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What should I do if I have a concern about my child?
Many times a parent will be the first person to sense if their child is having any kind of difficulty at school. If you have a concern, do not hesitate to call and/or email your child's teachers or guidance counselor.
When are my child's teachers available for help?
We are available during morning and afternoon homeroom and after school by appointment.
How much homework should my child expect?
You should figure on roughly 20 minutes a night for each academic subject.
Why doesn't my child ever seem to have any homework?
Ask to see your child's assignment book. There should be an assignment written down in every space. If you see the word "NONE" written numerous times, something is wrong. Most days your child will have homework in several subjects. In addition, they are expected to do free reading 3 times a week for 20 minutes. If your child is getting all his homework done during eighth period, it is a good idea to ask them to bring it home so you can look it over. You'll have a better sense of what your child is studying in school and will be able to see the quality of work they are putting into their assignments. Homework assignments are posted daily on our Blue Team Calendar which is located on our Website.
How much help should I give my child on their schoolwork?
We encourage you to look over your child's work and to help him/her prepare for tests and quizzes. Resist the urge, however, to rephrase paragraphs and type their assignments. You can point out mistakes to your child, but let them do the work. It is important for the teachers to see what your child actually can do on his/her own in order for proper assessment to occur.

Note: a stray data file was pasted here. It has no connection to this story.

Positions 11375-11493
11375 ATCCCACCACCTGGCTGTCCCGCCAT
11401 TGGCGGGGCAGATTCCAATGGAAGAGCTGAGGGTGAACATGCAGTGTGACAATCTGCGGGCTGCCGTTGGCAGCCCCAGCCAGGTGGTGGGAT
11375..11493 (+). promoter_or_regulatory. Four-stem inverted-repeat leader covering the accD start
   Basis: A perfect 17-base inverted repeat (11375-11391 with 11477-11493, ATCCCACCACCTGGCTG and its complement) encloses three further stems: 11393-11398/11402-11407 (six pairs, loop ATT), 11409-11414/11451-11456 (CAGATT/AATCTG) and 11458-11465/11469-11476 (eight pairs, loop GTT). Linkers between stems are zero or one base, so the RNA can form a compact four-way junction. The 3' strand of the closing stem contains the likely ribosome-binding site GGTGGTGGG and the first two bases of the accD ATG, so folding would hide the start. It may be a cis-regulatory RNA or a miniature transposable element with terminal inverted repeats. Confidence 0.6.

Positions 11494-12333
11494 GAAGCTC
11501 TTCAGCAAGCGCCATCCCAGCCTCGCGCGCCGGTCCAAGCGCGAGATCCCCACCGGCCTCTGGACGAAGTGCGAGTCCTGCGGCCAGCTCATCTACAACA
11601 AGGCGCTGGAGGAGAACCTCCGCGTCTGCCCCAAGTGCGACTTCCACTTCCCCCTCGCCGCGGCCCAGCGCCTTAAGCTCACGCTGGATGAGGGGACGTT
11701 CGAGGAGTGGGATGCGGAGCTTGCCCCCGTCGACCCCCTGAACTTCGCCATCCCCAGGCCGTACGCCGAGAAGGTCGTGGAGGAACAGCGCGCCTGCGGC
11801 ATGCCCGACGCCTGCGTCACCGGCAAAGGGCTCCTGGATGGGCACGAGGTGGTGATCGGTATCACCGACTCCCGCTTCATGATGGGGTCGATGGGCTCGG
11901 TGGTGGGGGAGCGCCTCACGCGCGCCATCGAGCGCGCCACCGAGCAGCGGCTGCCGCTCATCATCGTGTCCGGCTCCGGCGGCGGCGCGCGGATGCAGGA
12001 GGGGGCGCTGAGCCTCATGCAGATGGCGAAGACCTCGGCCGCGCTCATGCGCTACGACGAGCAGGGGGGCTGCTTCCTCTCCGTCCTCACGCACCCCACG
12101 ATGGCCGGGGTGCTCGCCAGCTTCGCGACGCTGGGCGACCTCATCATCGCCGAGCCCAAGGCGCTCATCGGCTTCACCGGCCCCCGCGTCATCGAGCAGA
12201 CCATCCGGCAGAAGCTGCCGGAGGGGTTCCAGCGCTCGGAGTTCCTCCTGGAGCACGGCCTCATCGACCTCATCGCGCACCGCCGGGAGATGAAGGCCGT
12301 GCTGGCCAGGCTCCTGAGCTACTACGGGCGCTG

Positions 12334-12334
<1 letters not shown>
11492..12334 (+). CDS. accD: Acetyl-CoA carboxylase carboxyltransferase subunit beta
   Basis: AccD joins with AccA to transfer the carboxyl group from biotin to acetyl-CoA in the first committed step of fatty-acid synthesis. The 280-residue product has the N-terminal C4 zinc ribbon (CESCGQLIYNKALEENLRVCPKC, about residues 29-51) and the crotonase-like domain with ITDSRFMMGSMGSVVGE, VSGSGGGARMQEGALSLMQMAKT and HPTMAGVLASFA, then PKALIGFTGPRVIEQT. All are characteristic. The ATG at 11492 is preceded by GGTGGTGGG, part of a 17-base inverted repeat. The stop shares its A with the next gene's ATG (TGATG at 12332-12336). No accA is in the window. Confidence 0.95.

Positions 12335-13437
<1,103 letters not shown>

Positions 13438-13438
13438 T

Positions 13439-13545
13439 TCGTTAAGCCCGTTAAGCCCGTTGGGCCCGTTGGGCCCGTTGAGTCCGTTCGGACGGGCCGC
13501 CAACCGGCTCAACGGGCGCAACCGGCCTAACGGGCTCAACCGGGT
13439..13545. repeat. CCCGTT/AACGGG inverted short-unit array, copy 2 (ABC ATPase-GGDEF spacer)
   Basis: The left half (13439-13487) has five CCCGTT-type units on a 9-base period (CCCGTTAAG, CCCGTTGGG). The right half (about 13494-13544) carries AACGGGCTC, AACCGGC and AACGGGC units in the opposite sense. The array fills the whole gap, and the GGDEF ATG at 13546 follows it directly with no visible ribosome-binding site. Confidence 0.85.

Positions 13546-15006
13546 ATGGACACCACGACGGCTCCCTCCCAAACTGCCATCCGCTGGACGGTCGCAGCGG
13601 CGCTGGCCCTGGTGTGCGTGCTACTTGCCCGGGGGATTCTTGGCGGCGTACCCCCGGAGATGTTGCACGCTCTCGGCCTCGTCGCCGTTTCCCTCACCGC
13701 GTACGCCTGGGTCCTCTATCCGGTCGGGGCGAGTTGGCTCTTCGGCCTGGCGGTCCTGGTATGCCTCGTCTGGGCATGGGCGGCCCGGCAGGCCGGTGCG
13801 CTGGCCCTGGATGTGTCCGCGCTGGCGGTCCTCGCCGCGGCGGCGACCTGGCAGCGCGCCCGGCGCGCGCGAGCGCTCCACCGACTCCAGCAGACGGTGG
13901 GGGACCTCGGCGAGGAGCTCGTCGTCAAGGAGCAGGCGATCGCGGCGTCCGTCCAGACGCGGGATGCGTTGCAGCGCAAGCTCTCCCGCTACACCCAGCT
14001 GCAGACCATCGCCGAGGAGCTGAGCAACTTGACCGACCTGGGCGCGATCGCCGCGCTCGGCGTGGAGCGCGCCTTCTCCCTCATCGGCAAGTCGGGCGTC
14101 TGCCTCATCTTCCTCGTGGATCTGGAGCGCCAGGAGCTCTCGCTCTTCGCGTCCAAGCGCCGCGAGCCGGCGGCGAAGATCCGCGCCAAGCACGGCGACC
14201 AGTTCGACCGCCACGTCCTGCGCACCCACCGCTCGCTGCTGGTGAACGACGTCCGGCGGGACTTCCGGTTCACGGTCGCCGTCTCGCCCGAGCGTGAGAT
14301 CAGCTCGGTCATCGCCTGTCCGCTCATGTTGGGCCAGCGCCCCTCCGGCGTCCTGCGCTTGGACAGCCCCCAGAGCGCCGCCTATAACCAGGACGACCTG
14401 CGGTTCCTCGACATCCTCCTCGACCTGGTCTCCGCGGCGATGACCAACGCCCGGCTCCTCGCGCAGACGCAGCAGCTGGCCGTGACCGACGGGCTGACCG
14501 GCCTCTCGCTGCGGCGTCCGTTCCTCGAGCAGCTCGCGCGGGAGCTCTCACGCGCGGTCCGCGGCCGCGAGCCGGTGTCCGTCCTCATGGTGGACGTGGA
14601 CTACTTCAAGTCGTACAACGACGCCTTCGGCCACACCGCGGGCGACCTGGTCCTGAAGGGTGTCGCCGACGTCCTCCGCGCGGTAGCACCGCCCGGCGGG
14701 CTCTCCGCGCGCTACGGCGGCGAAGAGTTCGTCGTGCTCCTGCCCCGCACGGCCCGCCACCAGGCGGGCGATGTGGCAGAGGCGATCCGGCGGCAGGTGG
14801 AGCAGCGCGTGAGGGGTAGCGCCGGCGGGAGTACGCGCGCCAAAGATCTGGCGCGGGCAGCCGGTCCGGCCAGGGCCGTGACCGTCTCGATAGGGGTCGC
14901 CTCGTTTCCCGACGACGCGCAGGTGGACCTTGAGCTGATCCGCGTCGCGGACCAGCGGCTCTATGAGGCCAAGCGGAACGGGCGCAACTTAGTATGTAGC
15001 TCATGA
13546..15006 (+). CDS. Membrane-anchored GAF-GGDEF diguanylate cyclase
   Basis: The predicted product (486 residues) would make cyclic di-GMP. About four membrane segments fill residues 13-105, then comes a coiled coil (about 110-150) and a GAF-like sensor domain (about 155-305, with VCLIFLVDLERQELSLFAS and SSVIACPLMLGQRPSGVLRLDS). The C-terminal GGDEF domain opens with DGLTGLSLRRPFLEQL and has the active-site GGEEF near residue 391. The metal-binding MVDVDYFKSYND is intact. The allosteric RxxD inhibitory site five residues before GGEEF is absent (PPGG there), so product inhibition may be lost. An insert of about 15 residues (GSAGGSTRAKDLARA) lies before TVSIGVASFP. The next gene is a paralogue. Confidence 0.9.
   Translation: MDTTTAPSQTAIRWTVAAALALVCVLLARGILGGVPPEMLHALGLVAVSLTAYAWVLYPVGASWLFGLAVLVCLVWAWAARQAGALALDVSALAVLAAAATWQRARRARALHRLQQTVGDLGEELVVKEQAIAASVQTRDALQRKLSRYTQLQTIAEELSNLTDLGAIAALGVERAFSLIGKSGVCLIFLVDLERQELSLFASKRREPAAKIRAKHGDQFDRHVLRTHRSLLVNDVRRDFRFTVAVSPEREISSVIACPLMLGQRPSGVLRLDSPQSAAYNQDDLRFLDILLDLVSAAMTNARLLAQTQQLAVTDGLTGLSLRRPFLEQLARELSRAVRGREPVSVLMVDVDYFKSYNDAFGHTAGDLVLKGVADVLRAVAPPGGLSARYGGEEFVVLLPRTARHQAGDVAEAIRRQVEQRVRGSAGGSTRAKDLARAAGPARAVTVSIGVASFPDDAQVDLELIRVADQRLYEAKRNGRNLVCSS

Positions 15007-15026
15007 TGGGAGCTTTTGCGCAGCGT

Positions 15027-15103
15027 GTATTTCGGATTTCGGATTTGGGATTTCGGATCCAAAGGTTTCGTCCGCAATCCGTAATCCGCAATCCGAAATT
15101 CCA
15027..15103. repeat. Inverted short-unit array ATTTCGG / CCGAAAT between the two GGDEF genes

My child says school is boring. What should I do?
It has been our experience that many students will say this as an excuse for not doing assignments. Let's face it; school is work. We make every attempt to vary the types of projects and assignments given to the students. Despite this, there will probably be times when your child does not enjoy doing the work, but it still must be done in order to build new skills and strengthen existing ones. Even bright students who do not practice their skills will fall behind. Encourage your children to do the best that they can on all of their assignments.
Why is seventh grade such a big adjustment for some kids?
As secondary teachers, we expect students to apply the skills they have learned in previous years to their schoolwork and to become more independent in their work habits. The schoolwork becomes increasingly more difficult, and many students find that they can no longer achieve the type of grades they used to achieve without putting in more effort. It's also about this time that peer friendships begin to take priority over schoolwork. As a result, many seventh graders have a hard time prioritizing their goals and budgeting their time. You can assist your children by helping them establish regular routines, occasionally check their homework, and post due dates of major assignments on a large calendar.
My child received a detention. Should I be concerned?
Seventh graders are known for acting on impulse and thinking later. Detentions should not be cause for alarm, since they are merely one of the tools a teacher uses to let the student know that they have made an unwise choice. Blue Team teachers will notify parents either by phone or in writing of all after school detentions and the reason for the assigned detention. When parents support the teacher and expect their child to serve the detention, it tells the child that the parent and teacher are working together. Consistent or serious incidents will be directed to the assistant principal.